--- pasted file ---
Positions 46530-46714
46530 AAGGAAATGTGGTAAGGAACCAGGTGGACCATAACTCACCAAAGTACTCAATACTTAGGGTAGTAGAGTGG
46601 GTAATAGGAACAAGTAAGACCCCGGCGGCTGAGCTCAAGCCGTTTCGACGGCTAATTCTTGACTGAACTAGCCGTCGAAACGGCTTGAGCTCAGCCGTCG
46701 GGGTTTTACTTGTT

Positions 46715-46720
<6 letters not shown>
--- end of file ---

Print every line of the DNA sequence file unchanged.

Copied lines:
Positions 46530-46714
46530 AAGGAAATGTGGTAAGGAACCAGGTGGACCATAACTCACCAAAGTACTCAATACTTAGGGTAGTAGAGTGG
46601 GTAATAGGAACAAGTAAGACCCCGGCGGCTGAGCTCAAGCCGTTTCGACGGCTAATTCTTGACTGAACTAGCCGTCGAAACGGCTTGAGCTCAGCCGTCG
46701 GGGTTTTACTTGTT

Positions 46715-46720
<6 letters not shown>